Why is this important?
First, because it identifies new novel risk factors for residual neuromuscular block (experienced surgeon, non-CRNA anesthesia provider...) and secondly, because the subtext reveals the lengths our specialty goes to avoid simply monitoring using qualitative NMB monitoring (TOFR)!
What did they find?
Rudolph et al. created a REsidual neuromuscular block Prediction Score (REPS) using Massachusetts General PACU data, applying covariate analysis to identify 10 risk factors, some more surprising than others:
- Hepatic failure
- Neurological disease
- High-neostigmine dose > 60 mcg/kg
- Metastatic solid tumour
- Female sex
- Less than 120 min between NMBD administration and extubation
- Aminosteroid NMBD
- BMI more than 35
- Absence of nurse anaesthetist (CRNA)
- Having an experienced surgeon
These risk factors might suggest patients who need more careful monitoring, but you will probably be better off just using qualitative monitoring routinely. The utility of REPS itself is only modest with NPV & PPVs of 85% each.
The other takeaway is that rNMB is still demonstratably common, occurring in 20% of this cohort!
The majority of anesthesia-related cardiac arrests are due to respiratory events.
While there is both utility and some interesting insights from the LAS VEGAS risk score research, it also seems to have largely confirmed that higher risk patients, having more invasive or major surgery, and those who misbehave intraoperatively are more likely to experience postoperative pulmonary complications...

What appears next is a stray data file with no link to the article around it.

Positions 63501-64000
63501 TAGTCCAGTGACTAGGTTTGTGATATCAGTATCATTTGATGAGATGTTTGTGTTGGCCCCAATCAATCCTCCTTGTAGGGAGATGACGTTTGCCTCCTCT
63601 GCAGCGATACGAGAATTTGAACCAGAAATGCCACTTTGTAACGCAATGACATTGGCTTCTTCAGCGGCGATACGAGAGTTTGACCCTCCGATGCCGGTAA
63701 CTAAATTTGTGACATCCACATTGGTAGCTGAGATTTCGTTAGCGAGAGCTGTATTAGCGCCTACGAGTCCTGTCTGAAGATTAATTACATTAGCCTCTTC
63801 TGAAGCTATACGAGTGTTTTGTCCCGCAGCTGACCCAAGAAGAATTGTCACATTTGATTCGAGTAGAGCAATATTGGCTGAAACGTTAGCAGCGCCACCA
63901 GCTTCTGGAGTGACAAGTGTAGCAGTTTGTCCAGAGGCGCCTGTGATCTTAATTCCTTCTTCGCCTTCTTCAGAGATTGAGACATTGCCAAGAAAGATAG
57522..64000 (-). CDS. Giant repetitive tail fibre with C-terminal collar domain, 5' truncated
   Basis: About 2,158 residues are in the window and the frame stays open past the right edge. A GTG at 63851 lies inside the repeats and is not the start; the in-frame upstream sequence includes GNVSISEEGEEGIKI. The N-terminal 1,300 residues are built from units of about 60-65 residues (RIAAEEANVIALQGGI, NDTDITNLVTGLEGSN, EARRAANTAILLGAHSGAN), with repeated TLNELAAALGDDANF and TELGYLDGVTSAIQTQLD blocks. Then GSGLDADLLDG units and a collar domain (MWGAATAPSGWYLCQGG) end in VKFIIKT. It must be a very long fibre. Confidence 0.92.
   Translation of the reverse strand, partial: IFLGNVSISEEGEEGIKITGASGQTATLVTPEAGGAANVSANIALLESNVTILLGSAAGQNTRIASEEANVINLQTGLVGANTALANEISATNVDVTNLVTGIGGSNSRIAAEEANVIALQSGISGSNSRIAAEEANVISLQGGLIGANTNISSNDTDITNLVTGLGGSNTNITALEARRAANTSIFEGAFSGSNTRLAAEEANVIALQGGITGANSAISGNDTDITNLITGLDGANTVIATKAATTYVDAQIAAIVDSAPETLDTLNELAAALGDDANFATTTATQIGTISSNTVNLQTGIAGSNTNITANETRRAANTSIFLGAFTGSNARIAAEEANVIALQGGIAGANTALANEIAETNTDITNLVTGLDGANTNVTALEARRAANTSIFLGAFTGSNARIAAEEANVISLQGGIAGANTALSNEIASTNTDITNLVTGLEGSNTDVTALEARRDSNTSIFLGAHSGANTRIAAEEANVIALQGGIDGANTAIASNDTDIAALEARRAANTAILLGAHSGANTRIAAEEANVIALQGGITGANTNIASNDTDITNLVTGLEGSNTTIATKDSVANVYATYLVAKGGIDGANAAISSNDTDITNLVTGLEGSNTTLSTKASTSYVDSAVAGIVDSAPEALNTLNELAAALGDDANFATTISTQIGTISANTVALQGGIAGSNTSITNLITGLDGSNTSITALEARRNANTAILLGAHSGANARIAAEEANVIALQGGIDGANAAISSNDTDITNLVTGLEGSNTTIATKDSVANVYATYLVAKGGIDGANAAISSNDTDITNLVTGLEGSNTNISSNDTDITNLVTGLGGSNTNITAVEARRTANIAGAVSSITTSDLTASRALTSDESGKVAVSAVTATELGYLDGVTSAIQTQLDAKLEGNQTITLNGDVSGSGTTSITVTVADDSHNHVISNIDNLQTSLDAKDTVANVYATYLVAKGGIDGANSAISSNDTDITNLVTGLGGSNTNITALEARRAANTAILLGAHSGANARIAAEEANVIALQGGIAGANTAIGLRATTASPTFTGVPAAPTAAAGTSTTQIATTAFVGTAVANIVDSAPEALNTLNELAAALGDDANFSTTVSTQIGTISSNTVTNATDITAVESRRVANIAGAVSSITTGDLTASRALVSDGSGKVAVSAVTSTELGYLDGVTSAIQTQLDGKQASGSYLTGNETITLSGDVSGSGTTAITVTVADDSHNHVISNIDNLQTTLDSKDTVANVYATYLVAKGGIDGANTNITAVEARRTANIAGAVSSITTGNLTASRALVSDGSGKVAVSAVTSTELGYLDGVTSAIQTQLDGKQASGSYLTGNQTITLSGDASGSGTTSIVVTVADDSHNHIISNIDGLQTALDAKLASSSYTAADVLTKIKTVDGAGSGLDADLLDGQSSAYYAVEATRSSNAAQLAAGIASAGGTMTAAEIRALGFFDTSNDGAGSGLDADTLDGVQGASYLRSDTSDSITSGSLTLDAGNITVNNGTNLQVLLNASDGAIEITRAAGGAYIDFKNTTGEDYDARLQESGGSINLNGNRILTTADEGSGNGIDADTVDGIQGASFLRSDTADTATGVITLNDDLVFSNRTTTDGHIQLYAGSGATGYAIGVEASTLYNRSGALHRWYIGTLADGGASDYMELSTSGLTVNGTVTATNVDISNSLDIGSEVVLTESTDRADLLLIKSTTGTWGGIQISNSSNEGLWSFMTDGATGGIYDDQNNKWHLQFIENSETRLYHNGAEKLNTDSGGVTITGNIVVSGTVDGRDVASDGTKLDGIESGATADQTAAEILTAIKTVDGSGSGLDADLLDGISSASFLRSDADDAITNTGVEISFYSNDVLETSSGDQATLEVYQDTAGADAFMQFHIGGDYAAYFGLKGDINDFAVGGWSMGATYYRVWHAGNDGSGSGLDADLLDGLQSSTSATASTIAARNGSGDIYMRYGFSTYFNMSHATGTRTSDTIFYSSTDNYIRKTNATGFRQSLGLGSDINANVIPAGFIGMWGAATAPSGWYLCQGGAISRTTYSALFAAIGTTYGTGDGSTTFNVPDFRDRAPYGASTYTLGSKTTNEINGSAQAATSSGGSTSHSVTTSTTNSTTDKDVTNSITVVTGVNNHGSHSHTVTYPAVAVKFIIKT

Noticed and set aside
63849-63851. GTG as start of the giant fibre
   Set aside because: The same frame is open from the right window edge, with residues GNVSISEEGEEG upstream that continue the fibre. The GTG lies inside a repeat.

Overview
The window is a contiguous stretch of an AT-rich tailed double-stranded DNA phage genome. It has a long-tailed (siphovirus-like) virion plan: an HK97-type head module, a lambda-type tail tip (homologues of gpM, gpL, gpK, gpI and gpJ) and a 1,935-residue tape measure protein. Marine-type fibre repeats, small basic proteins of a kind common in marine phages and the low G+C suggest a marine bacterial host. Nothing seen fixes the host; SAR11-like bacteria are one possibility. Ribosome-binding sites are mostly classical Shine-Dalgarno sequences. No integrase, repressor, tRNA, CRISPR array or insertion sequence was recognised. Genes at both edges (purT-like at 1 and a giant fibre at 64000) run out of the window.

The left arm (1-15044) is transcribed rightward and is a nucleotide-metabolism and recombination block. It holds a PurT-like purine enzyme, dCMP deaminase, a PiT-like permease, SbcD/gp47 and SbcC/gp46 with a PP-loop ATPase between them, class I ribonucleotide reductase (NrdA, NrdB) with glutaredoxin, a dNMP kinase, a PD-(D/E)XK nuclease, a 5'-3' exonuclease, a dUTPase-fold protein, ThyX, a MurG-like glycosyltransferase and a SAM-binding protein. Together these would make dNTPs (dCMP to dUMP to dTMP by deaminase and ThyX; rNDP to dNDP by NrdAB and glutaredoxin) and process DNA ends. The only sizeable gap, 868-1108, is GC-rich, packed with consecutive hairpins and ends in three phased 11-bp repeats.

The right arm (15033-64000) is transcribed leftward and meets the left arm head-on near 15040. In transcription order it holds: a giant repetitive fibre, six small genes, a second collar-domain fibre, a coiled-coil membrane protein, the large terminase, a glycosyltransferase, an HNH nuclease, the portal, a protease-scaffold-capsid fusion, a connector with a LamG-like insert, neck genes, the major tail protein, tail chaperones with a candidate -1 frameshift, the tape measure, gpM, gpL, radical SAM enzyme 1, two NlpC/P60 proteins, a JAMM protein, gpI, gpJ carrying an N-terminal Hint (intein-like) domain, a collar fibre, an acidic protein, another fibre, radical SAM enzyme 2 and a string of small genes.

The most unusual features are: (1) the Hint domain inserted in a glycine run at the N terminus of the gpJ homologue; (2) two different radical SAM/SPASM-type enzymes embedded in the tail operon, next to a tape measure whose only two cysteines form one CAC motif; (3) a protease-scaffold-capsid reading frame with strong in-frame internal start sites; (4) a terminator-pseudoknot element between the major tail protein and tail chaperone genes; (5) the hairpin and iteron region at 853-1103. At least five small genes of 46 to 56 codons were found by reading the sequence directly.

Clonidine improves post-operative analgesia, reduces nausea & vomiting, improves hemodynamic stability, does not prolong wakening, and does not improve cardiac outcomes.
Sugammadex use does not avoid either the need or benefit of neuromuscular monitoring, although it does result in less residual neuromuscular block than neostigmine reversal.
Neostigmine administration after clinical recovery of neuromuscular function to TOFR ≥ 0.9 appears to be neither beneficial or detrimental.
I agree with Allan. This is the best available evidence for Ephedrine vs Phenylephrine to treat hypotension post-spinals in LSCS.
Use of intraoperative cerebral oximetry may reduce post-operative cognitive decline.
Intubation using a tracheal stylet in the ETT significantly increases the incidence of post-operative sore throat.
Although there remains much conflicting evidence, largely of a low-quality observational nature, the highest quality evidence to date refutes assertions that epidural fentanyl reduces breastfeeding rates.
Notably Lee et al.’s 2017 RCT of over 300 women showed no effect of epidural fentanyl up to 2 mcg/mL and successful maternal breastfeeding up to 6 weeks.